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Discussion Starter · #1 ·
#1 ,Sorry if this is in the wrong forum.

Hi, I am thinking about running my surround speaker wire under my house, I live in Washington state so its usually pretty wet under the house. I guess id

prefer something with a nice, thick jacket over the wires. I just run 2 surround speakers.


What kind of wire should I use? I suppose I need some outlets for the wire as well. Links Please.


Thanks
 

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Discussion Starter · #3 ·
I'd prefer it if both the L/R surround wires were in a single cable so I only have to run a single wire under the house, is there anything like this around?
 

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Quote:
Originally Posted by James W. Johnson /forum/post/18197180


#1 ,Sorry if this is in the wrong forum.

Hi, I am thinking about running my surround speaker wire under my house, I live in Washington state so its usually pretty wet under the house. I guess id

prefer something with a nice, thick jacket over the wires. I just run 2 surround speakers.


What kind of wire should I use? I suppose I need some outlets for the wire as well. Links Please.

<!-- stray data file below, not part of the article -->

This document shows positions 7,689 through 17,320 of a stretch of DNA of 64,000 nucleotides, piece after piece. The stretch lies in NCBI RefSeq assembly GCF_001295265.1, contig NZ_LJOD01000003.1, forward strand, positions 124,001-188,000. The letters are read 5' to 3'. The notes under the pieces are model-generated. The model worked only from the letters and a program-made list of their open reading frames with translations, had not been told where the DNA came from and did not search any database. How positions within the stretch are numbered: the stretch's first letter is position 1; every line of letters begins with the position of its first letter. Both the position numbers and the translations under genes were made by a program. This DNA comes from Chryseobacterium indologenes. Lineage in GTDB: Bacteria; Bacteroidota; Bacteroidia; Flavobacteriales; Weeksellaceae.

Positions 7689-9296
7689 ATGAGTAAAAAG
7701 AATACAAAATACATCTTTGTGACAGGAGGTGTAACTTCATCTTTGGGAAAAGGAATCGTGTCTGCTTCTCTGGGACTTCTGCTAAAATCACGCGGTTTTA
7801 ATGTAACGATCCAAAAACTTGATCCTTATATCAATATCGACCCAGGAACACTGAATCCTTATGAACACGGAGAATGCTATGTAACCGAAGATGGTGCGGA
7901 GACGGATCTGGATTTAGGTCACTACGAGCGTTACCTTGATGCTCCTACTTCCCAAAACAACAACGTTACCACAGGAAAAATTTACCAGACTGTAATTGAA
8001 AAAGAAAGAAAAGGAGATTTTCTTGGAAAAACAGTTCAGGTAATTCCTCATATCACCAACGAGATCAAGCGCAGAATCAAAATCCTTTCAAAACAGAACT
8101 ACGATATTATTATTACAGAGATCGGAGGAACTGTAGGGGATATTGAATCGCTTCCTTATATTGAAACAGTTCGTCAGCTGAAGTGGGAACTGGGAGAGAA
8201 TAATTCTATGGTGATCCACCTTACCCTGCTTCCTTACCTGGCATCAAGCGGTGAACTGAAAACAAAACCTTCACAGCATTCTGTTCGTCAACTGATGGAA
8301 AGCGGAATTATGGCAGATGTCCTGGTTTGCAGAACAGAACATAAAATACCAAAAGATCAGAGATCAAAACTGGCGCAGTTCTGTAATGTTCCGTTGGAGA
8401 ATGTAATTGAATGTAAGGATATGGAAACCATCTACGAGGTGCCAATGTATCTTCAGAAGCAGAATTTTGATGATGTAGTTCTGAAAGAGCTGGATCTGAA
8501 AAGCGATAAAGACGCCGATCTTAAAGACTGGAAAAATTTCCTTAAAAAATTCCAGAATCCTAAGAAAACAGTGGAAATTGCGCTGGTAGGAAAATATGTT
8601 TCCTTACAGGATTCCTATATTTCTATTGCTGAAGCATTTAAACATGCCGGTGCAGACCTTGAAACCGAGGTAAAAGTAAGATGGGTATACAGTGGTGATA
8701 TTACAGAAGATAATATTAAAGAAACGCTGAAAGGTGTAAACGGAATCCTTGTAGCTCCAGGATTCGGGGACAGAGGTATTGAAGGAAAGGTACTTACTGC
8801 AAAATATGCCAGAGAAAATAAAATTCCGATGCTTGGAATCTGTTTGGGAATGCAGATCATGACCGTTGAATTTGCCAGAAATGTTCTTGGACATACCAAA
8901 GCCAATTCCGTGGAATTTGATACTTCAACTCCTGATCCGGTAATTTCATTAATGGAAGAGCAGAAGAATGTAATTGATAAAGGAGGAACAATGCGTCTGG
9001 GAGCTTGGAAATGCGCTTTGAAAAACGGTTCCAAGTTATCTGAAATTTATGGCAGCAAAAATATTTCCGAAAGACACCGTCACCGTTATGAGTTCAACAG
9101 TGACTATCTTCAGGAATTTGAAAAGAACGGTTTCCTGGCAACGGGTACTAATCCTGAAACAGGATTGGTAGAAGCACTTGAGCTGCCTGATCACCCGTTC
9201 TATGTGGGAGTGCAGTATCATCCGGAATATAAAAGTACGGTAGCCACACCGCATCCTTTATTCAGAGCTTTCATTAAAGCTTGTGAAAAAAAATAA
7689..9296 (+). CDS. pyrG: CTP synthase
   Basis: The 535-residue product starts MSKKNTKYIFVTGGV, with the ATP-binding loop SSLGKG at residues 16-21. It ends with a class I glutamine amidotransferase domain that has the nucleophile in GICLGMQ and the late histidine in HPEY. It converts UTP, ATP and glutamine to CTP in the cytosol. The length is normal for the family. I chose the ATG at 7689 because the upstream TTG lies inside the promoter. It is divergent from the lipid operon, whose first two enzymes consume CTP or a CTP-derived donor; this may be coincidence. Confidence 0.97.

Thanks

More important than what wire to use is to get rid of the moisture in the crawl space. Moisture leads to mold, termites and rot. None of which you ever want near your house. If your house has a good drainage system around the outside of the foundation, then it should not have a lot of moisture in the crawl space.
 

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Quote:
Originally Posted by James W. Johnson /forum/post/18197916


I'd prefer it if both the L/R surround wires were in a single cable so I only have to run a single wire under the house, is there anything like this around?

They will have to be split at some point anyway.


The stuff I linked to is designed for direct burial, so a damp environment should be no problem. Its what I would use in your case.
 

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Quote: